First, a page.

The Culture of Positivity
Rob ParnellBeing a fan of Charlie Kaufman's early screenplays - Adaptation, Being John Malkovich and Eternal Sunshine of the Spotless Mind - I sat down last night to watch the film he recently wrote and directed, Synodoche, New York.
I had high expectations I guess - perhaps too high. I had assumed that Kaufman's quirkiness came from a need to be original. Alas, the film betrayed his true fascination - in a line from the movie, he even says, "I realize now that nobody's interested in my misery."
And why should they be?
Kaufman's universe is a bleak one. Our lives are seedy and pointless and become all the more complex, or rather painfully complicated, as we strive to examine and make sense of them.
There's no joy in Synodoche, only angst, regret and loneliness. No love, only misunderstanding, lack of connection and fear - and the ever present specter of death.
The only line I found uplifting in an otherwise dire waste of screen time was: "There are no extras. Everyone of us is a star in our own lives." But even this I think Kaufman meant in a bad way, like it was somehow wrong that we might be self obsessed when each one of the billions of us can't possibly be that important.
Fair enough. I'm sure most people might disagree...
It's interesting to me because Hollywood screenwriters often talk about Charlie Kaufman in reverential terms - as a writer of integrity and vision, formerly shunned by 'the system'.
Ironically I think it was Kaufman's determination to succeed despite the need to 'commercialize' his ideas that made his work compelling.
Now that he's rich enough to do it himself - we can see exactly why Hollywood tries so very hard to make writers create fun and entertaining projects that are appealing to a wide audience.
Because, when you make a movie like Synodoche for apparently intelligent adults (instead of aiming at fourteen year olds) you end up with a self indulgent mess of drivel that nobody wants to go and see - unless you're feeling suicidal, I suppose.
There are many ways of getting a message across. I know that there are some writers out there that have grown cynical of the constant barrage of 'positivity' they are called upon to write.
Indeed many writers complain to me that they can't get their 'downbeat' stories published or taken seriously.
But that's because publishers, agents and producers know we live in a largely adolescent culture where the most voracious markets want fantasy (with a small F), action and escapism.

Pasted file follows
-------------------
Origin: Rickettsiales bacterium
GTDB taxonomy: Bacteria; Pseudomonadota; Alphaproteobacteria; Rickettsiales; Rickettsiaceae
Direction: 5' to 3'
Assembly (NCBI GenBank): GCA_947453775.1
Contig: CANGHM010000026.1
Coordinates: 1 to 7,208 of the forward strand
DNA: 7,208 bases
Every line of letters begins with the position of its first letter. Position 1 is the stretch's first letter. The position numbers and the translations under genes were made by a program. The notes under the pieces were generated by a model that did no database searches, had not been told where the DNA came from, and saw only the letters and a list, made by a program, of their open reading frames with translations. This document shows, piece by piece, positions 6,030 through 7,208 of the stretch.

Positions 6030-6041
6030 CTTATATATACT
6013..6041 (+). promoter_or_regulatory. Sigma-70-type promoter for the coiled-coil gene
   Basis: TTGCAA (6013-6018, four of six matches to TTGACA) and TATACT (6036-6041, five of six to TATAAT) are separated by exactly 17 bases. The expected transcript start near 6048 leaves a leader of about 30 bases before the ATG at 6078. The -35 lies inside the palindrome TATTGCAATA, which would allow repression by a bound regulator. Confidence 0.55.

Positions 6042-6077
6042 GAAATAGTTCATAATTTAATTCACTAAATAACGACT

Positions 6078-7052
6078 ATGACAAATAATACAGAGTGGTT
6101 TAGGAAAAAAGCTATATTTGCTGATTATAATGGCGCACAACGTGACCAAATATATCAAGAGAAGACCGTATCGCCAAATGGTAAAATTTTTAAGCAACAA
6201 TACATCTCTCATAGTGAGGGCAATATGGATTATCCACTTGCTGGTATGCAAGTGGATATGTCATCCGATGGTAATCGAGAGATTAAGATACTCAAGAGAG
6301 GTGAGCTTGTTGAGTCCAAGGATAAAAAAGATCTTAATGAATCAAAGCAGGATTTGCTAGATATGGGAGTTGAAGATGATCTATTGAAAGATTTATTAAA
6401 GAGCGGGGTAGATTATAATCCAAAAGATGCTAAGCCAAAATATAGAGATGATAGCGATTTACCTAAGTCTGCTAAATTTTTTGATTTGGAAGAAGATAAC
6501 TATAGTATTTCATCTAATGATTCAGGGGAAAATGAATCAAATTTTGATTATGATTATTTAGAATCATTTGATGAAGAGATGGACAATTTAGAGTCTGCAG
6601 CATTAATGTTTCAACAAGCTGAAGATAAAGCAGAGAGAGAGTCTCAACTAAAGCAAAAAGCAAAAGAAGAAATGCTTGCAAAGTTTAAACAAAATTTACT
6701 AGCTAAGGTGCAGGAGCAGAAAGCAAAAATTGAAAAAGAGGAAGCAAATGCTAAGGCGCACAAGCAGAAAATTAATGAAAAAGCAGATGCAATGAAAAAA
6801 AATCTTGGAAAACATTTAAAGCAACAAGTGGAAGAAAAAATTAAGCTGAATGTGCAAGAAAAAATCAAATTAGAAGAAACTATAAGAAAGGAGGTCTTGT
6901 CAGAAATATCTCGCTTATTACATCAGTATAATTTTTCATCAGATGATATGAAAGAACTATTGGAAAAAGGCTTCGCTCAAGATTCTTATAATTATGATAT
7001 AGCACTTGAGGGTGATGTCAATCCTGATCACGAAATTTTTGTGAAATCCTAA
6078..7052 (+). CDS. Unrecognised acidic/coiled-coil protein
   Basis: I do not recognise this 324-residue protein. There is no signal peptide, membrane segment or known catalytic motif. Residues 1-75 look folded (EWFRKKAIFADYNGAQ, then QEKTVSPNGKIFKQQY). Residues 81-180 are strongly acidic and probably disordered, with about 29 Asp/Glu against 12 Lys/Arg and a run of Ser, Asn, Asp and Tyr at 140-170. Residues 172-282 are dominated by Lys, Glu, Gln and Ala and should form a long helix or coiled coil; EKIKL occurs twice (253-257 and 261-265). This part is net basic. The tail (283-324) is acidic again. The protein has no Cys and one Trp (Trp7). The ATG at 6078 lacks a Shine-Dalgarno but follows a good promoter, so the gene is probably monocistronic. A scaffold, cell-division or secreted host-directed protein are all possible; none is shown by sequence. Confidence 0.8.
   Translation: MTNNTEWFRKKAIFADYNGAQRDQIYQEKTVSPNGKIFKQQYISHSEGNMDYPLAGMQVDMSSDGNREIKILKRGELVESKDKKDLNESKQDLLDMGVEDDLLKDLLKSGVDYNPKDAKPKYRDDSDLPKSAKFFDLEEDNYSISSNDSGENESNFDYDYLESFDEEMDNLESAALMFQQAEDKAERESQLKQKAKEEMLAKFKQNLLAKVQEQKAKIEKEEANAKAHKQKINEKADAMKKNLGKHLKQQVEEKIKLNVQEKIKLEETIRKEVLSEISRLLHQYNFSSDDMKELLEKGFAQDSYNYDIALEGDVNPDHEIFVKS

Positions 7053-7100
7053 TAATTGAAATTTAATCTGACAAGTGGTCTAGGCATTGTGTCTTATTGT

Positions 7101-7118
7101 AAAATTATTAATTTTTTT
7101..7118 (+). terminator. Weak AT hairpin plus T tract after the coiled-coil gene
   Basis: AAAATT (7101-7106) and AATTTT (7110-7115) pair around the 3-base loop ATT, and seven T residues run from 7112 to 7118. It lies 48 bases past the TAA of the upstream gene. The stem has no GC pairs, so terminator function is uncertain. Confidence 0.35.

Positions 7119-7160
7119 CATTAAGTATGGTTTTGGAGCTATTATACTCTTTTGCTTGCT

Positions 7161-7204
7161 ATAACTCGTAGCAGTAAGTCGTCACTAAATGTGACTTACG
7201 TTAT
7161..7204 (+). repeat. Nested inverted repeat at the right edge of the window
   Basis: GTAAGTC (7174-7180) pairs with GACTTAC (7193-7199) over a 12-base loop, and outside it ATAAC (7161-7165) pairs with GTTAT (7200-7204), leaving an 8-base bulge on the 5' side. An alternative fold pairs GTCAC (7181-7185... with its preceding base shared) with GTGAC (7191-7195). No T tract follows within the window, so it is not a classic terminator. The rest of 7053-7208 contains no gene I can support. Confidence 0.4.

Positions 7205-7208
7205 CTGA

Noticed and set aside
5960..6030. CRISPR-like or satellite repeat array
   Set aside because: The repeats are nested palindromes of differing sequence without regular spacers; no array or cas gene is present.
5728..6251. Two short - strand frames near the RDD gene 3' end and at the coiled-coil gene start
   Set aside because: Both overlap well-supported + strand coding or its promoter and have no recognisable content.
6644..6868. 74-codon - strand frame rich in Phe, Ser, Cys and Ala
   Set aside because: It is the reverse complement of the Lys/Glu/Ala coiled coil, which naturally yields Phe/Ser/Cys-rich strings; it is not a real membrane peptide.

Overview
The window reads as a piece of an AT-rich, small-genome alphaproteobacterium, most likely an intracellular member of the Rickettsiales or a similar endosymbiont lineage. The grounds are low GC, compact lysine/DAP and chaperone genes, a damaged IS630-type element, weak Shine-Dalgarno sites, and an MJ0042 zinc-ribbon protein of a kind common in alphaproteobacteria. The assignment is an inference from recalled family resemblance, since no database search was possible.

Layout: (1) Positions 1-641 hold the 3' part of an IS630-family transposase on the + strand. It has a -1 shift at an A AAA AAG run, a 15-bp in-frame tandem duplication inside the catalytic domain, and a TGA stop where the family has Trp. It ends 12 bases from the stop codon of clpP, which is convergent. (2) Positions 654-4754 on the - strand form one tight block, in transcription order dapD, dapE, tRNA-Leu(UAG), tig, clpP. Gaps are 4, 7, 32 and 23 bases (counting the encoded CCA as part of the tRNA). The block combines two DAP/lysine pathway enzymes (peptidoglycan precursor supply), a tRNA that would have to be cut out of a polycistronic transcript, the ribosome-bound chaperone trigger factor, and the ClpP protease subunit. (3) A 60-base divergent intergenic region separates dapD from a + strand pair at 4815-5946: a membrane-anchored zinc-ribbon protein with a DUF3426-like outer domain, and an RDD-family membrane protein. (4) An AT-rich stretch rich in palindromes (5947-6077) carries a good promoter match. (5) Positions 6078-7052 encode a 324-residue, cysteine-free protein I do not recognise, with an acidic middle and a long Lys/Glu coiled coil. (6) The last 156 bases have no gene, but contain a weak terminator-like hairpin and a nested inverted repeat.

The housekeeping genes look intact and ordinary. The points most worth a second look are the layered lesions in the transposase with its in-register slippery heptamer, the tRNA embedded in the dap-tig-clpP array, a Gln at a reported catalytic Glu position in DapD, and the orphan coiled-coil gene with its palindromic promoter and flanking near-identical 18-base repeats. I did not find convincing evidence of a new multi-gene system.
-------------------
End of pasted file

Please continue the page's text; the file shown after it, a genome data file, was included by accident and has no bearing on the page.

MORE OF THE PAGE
Seeing joy and love and justice on our screens fills us with hope - for our own lives and for that of our own species.
On a fundamental level I believe humanity doesn't want to wallow in nihilistic self absorption. Not all the time anyway. If you want to tell stories with a 'tough' edge (whatever that means) then you, as a writer, must also show the counter-balance.
Because writers should strive to be objective - and see both sides.
Hollywood is apparently famous for creating the 'happy ending'. In terms of creating successful, popular movies, they have enough experience to know that it works. They know that when you tell a story, you need to leave the audience on a positive note.
But this was no Hollywood invention. The happy ending is, as Carl Jung explained a long time ago now, an archetypal symbol hardwired into our collective psyche. It's been that way since we crawled out of the swamp - and is indeed perhaps symbolic of that mythical event.
Writers shouldn't think that a happy ending is a cop out. It's not.
You can be as brutal and confronting as you like - just watch the average modern horror movie to know that. But without love and hope, without the vanquishing of evil and the protection of the innocent, there's no real point to a story...
We all know this deep down - but the artist in us will occasionally resist what we might regard as the cliche.
Of course death is inevitable - but so is our desire to triumph and create a better, more compassionate world. It doesn't matter that this seems like a vain exercise in futility. It's part of who we are.
To quote Kaufman, we may be "just the tiniest fleck of insignificance in a vast uncaring universe" - but surely that's the point.
We really don't want - or need - to believe that.
And surely the legacy we would want to leave behind is that despite all the pain and suffering, our spirit made us strong and resourceful.
And as writers, we need to remind our audience of that as much as we can.
There may be a thousand bad things that can happen to us but, when it comes down to the final judgment, we are capable of transcending the body and becoming spiritual beings full of love and joy - and of maintaining a never ending optimism for the future.
And what's wrong with that?
If you never felt positive, you'd never write anything - and nobody would ever know about your misery and despair.
Not that they'd be interested in it anyway, of course.
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